Gabriel Cortez (Eduardo Noriega) is sentenced to death. He, uh, did stuff. We’re never sure what, just that to be sent to death row, he will need to be transported to a different facility wherein the FBI only has 45 seconds (yes seconds) to plan the move.
Yes, Last Stand is stupid.
This is not an enjoyable type of stupid, but a relentlessly, draining type of utter idiocy that the audience is supposed to soak up and let pass. Last Stand’s barrage of gunfights batter the screen with bullets, shot at low level Sommerton officers who exist on the level of Keystone Cops. They find open doors impenetrable, moseying around crime scenes without a clue as to general procedures, yet become surefire assaulters when under the gun. Cortez stocks an improbable roster of men willing to die for his cause, the type who wear dark masks as to not see their face. Last Stand can repeatedly wipe out the same gunner without the audience being any wiser.
Starring here is Arnold Schwarzenegger, back into the action fold, albeit with a wink at the lens. Blistering violence sends digital mayhem and blood packs streaking into the sky, alarmingly high levels of splattering bodies for a film so intent on making us laugh. Arnold’s smirking, snickering small town sheriff makes a point of gunning for Cortez, a villain who for most of his time speeds through exposition in an advertisement for Corvette.
Last Stand is loud and abrasive without accomplishing much for it. Hackneyed scripting limps into existence with stock scenarios that appear to paying heed to paper thin gun-a-thons of the ’80s, while avoiding their kitschy elements. Schwarzenegger’s return knows how ludicrous the scenario is without camping up the material, instead falling back on a ditzy loon, Lewis Dinkum (Johnny Knoxville). The film is bulging from its obnoxious (and knowingly) dopey frame, washing over the dramatic swatches that force legitimacy where it does not belong.
Imagine an episode of “The Andy Griffith Show” where loveable Barney Fife is gunned down on the streets. That is the angle Last Stand is coming from, albeit with vivacious language choices. Action comedies, at their best, work between the lines of loss and laughs. This script from first time studio writer Andrew Knauer never figures out where that should be.
Last Stand closes – after the wackiness of Dinkum can be dropped from the script – with Arnold and his foe roughing each other up on a green screened bridge. That is probably what audiences wanted, to see the aging action star cram his rough & tumble attitude into a young punk’s midsection. That leaves the finality of the story on a high note, plentiful bodyslams and suplexes in tow for those needing reassurance as to Schwarzenegger’s physical condition. It merely takes ages to get there, plentiful FBI agents swiping at implausibly massive screens, and arduous levels of gunfire.
A digitally captured action flick that pulls in the weight of the Arri Alexa, Last Stand will drop incredible black levels onto the screen, creating night sky with zero gray. This is pure, full black from the beginning. Shadow detail is typically preserved, lost only in already low light conditions. Counteracting is a generous contrast, working in the southern sunlight to bake brightness into the frame. No loss of fine detail is noted.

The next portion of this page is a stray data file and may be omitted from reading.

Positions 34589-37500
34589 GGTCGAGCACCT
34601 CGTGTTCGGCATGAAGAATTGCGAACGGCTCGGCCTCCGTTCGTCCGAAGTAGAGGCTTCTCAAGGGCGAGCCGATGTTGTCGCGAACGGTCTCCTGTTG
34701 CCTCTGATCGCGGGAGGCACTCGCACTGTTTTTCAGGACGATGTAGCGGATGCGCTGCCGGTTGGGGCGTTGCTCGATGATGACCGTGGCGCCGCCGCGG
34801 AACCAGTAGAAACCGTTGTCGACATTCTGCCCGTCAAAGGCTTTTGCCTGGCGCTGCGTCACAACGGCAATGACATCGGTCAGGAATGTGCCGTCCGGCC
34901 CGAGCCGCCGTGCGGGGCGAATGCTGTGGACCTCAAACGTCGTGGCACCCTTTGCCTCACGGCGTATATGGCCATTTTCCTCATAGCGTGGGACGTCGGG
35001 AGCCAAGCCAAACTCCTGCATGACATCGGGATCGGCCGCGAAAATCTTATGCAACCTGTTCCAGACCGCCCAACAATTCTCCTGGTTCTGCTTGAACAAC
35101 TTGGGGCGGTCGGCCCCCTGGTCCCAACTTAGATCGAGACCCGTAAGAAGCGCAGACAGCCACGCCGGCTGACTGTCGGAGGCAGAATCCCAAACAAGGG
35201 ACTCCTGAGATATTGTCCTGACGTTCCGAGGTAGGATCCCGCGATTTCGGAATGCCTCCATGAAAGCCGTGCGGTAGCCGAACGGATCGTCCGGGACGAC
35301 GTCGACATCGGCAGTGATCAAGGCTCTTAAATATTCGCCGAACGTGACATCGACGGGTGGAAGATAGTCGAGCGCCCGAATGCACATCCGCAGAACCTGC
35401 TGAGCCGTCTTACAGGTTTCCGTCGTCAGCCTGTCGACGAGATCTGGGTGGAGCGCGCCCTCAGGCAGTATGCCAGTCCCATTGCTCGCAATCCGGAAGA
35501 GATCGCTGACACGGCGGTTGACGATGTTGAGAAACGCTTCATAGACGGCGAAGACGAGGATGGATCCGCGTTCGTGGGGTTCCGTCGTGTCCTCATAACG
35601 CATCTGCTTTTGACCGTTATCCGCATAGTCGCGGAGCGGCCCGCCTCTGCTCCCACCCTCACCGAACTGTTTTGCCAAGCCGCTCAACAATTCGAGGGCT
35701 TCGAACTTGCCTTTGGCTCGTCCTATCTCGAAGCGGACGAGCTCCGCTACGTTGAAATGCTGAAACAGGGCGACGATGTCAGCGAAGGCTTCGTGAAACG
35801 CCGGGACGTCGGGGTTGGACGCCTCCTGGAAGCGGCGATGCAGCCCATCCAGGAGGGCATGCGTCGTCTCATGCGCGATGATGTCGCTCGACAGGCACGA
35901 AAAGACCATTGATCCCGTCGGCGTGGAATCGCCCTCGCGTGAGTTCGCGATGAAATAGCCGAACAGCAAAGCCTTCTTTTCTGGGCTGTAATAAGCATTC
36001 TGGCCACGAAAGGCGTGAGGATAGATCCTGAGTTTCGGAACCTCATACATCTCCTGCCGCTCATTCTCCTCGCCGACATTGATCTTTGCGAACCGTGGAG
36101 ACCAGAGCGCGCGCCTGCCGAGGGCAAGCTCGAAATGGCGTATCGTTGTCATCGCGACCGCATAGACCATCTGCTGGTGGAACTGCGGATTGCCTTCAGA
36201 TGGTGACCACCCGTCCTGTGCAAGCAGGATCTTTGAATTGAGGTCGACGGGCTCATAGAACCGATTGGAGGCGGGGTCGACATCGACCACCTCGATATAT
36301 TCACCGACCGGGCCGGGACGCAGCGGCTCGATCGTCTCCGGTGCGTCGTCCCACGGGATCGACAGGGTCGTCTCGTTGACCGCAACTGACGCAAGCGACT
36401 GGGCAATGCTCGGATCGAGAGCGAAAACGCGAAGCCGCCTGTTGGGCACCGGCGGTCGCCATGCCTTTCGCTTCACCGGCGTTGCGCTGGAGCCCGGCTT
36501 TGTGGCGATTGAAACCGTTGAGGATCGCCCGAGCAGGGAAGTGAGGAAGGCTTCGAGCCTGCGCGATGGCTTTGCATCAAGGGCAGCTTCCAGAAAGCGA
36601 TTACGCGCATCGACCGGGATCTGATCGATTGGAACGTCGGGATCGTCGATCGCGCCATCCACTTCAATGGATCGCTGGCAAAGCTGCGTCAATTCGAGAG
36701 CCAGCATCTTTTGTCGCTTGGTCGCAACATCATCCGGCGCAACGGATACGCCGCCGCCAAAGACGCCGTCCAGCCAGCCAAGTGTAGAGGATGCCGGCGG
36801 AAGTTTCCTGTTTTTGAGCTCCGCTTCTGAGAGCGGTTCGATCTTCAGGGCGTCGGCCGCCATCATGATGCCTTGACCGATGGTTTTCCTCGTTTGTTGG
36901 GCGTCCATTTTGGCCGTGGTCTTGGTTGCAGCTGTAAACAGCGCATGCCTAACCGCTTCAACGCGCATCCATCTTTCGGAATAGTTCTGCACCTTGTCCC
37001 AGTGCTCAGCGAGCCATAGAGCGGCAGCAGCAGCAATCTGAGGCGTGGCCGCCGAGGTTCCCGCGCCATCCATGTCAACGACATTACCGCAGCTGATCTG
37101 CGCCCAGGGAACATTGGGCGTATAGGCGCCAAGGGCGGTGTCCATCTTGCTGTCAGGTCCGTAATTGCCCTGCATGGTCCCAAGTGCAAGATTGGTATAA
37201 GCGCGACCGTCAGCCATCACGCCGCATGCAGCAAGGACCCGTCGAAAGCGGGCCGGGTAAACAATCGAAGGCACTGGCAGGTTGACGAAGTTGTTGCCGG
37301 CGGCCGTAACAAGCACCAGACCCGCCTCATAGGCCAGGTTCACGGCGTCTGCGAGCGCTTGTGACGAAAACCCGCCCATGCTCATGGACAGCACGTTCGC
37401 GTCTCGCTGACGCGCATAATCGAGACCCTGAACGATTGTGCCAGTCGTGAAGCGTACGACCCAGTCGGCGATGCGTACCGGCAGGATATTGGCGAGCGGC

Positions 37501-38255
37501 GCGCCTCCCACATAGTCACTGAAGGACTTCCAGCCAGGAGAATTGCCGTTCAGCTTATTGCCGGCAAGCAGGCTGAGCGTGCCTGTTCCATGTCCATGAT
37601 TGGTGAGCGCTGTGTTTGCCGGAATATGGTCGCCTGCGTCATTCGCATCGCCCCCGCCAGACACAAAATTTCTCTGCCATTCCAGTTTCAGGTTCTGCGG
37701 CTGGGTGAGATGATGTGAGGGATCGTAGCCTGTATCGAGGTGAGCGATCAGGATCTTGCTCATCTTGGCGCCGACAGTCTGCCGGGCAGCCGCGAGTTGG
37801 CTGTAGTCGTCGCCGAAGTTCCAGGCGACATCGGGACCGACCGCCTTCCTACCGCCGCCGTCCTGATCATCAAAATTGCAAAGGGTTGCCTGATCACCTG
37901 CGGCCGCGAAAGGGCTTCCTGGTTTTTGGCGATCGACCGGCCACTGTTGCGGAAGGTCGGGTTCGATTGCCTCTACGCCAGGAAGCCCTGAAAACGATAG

Last Stand’s troubles are digital in nature though. Sequences in the FBI war room carry an artificial smoothness that works counter to the purity of the definition found elsewhere. Faces appear plastic, working against the visuals for no discernible reason. Source cinematography falls out of balance with itself, and a noisy shot inside a police vehicle is a jarring departure from the cleanliness of shots elsewhere.
Cue up too some disheartening palette choices in the timing phase, blasting scenes in Sommerton with an appreciable orange hue that pleases, crushing color fidelity elsewhere with low appeal orange and teal. Blue haze forces flesh tones into pale grays, which even under fire from overhead florescents is aggressive.
The savior will be fidelity, which these high-resolution images produce. Mild hints of banding are the only gaffes that allow the AVC encode to show, leaving the screen free to fill up on facial and environmental definition. While still on the inconsistent side, sharpness is enough to pass through generous helpings of extensive fidelity. Tightness is superlative.
Last Stand comes equipped with a DTS-HD audio presentation that rocks the film to life thanks to a dazzling display of LFE from a Corvette engine. It spins and pans, all the while lighting up the low-end with force. Gunfire is equally forced into the mix, a long barreled revolver a shock edit that wakes up the audience member drying up from the exposition.
Every shoot-out, and Last Stand is prolific with them, sends bullets scanning overhead and strongly into the stereos. Mixing is unusually – in a positive way – focused on the sides, working with dialogue transitions and small sound effects, in addition to the hail of bullets. Cars too whip around the entirety of the soundfield.
A menagerie of explosions, flipped cars, and chases push the limits of audio mixing to a pleasant extreme. This is balanced aggression, aware of each channel as fights get underway. Even with the heavy-on-bass gunfire, Last Stand’s end chase through a cornfield is astounding. A cornfield sets up to host the drivers, their interiors and exteriors blasted by stalks with exceptional use of all five channels to seat the listener in the middle. Great mixing that is superior to the material.
Lionsgate offers no extras for Schwarzenegger’s return vehicle aside from trailers.